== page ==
The great ABM deception

ABM (Anti Ballistic Missile) technology was one of the R&D favorites in the 90's, triggered by the Scud experience in the 1991 Gulf War.

It seemed as if besides light infantry guerrilla tactics and terrorism only ballistic missiles enabled grossly inferior forces to hurt the west despite its superiority. That, of course, was something that our western military communities could not bear.

The tactical, operational and strategic value of ballistic missiles is very mixed. If we ignore those with nuclear warheads for a minute, it becomes visible that except non-physical effects only the really short-ranged models (MRL weapons up to ATACMS size) have enough effect to justify the effort as the cost/payload ratio worsens with greater ranges.

It may be that high-value targets like ships, bridges and airfields are vulnerable enough against BMs that ABM defense is almost necessary. But that does certainly only apply against those BMs that have precision guidance.
It's understandable that air defense assets need upgrades with new missiles to enable them to intercept short-ranged ballistic missiles such as Scud, Frog and converted long-range SAMs. It's relatively easy to adapt systems like Standard, Patriot and Aster like that.

The longer range ballistic missiles are something entirely different. Even with precision guidance they could not really do enough harm without a nuclear warhead to justify the expenses of an ABM coverage unless the ABM costs are much lower than we're used to. Even biological and chemical weapons (both ill-suited for BM delivery) haven't got much effect. An exception might be accurate hits on nuclear power plants and skyscrapers with special SAP warheads (semi armour piercing - warheads that detonate after penetration), but it's actually much simpler to strike such targets with other, covert means.

And that's the huge problem for strategic ABM justification in general.

Let's assume a nuclear-equipped ICBM (intercontinental ballistic missile) is in enemy hands. Let's further assume that we built an ABM system that would actually intercept that ICBM if it's fired.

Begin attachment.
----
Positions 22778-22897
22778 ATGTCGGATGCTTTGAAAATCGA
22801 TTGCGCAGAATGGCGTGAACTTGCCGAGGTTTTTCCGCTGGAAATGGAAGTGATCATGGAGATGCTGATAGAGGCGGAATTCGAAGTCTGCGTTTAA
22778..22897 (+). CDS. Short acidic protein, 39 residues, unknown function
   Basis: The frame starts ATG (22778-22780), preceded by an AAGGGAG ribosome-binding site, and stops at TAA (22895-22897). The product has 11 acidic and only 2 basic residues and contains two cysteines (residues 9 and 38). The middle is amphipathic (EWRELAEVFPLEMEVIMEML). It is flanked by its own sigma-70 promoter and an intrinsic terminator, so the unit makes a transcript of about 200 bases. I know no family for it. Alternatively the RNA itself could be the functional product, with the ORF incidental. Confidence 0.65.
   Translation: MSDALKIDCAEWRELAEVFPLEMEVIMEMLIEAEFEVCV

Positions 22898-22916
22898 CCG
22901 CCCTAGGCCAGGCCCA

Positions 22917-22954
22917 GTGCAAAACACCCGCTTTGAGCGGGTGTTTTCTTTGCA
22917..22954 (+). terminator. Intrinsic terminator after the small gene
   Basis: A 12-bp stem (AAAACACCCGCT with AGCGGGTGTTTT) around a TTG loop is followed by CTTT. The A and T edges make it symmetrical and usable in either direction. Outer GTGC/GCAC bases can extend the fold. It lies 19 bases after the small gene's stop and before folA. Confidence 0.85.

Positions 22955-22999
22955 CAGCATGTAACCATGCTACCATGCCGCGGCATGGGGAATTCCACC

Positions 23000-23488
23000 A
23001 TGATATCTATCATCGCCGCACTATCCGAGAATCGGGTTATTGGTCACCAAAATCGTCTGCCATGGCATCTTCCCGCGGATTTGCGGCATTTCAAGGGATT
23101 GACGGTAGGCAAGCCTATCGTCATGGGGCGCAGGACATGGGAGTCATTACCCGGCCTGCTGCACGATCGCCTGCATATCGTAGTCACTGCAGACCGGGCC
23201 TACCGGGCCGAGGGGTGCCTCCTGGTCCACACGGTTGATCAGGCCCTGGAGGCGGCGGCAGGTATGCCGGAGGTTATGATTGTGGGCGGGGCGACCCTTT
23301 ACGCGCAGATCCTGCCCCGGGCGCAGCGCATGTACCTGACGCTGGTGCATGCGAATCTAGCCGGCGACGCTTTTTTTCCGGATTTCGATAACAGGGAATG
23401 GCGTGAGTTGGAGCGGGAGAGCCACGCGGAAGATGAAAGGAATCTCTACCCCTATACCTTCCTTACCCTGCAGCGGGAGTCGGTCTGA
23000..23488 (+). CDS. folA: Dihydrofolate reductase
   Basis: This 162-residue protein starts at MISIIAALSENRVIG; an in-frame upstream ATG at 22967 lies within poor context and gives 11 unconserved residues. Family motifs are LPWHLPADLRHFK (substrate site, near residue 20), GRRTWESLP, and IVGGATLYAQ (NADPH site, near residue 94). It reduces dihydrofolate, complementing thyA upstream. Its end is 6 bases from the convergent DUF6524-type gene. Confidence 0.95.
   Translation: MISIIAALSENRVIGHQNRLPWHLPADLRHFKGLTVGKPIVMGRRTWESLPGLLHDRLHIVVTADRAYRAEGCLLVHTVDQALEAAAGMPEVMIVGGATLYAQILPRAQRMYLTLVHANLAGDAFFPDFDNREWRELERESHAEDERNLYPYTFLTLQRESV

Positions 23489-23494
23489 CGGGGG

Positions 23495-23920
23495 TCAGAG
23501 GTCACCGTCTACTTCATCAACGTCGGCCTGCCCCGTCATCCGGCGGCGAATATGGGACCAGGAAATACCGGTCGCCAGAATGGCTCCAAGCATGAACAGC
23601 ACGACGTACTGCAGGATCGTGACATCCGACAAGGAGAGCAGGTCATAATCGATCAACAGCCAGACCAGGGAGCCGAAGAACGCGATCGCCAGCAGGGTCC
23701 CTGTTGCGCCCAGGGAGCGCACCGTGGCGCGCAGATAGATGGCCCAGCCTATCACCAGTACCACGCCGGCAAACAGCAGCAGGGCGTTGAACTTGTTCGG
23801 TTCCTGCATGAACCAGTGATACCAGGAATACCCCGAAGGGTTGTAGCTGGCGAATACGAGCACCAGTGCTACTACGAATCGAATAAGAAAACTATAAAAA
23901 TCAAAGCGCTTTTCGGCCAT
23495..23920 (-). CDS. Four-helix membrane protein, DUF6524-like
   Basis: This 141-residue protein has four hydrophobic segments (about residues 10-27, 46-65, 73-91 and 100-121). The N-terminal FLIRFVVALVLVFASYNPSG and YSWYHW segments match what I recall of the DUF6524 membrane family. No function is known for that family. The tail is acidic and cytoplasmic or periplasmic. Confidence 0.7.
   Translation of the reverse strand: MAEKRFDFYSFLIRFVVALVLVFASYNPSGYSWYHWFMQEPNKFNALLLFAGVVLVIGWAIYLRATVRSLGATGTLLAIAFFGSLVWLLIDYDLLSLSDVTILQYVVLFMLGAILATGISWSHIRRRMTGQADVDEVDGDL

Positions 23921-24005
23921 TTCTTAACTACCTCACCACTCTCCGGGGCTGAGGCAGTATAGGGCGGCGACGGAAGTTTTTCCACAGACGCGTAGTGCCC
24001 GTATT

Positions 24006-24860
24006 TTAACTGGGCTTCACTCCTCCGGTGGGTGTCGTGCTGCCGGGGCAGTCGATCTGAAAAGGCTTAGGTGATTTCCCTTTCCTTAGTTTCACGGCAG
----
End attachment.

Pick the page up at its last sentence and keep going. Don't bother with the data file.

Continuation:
What would our enemy do in that case?
He'd simply use a much cheaper, much simpler form of delivery. Ballistic missiles are after all a very complex, costly technology.

A nuclear warhead light and small enough to fit into an ICBM can easily be sent in a container by ship, in a private or airline aircraft, by truck, by submarine, by train hidden among iron ore and by thousands of other delivery methods. It takes just one person with less than 50,000 US-$ to arrange the delivery - no intelligence service or police/border patrol can protect against that with any reasonable chance.

Strategic ABMs are no defense. They're something that deceives us, wastes financial capital, wastes political capital and they are a proof of incompetence.


edit May 31st, 2008:
I have recently read (again) about the guidance of the Russian Iskander missile (50 to 400+ km), and it's impressive. A battery commander could select the most vulnerable spots of a bridge for the missile and destroy it if no ATBM system (or Murphy's law) intervenes (5-7 m CEP normal, 20 m CEP monkey model). The same guidance (comparison of area around ballistic impact point with target information) might also be used to guide on a ship, which justifies naval ATBM efforts. Ships are very high-value targets, which would even justify the more difficult ATBM capability against medium-range missiles (although NATO and Russia don't use this due to a 80's disarmament agreement).
Air forces and Navies should emphasize this and replace the public image of inaccurate Scuds as typical BMs with accurate HE-loaded BMs like Iskander.

I am still rock solid on the same position as in 2007 about strategic missile defence, though.

No comments:

Post a Comment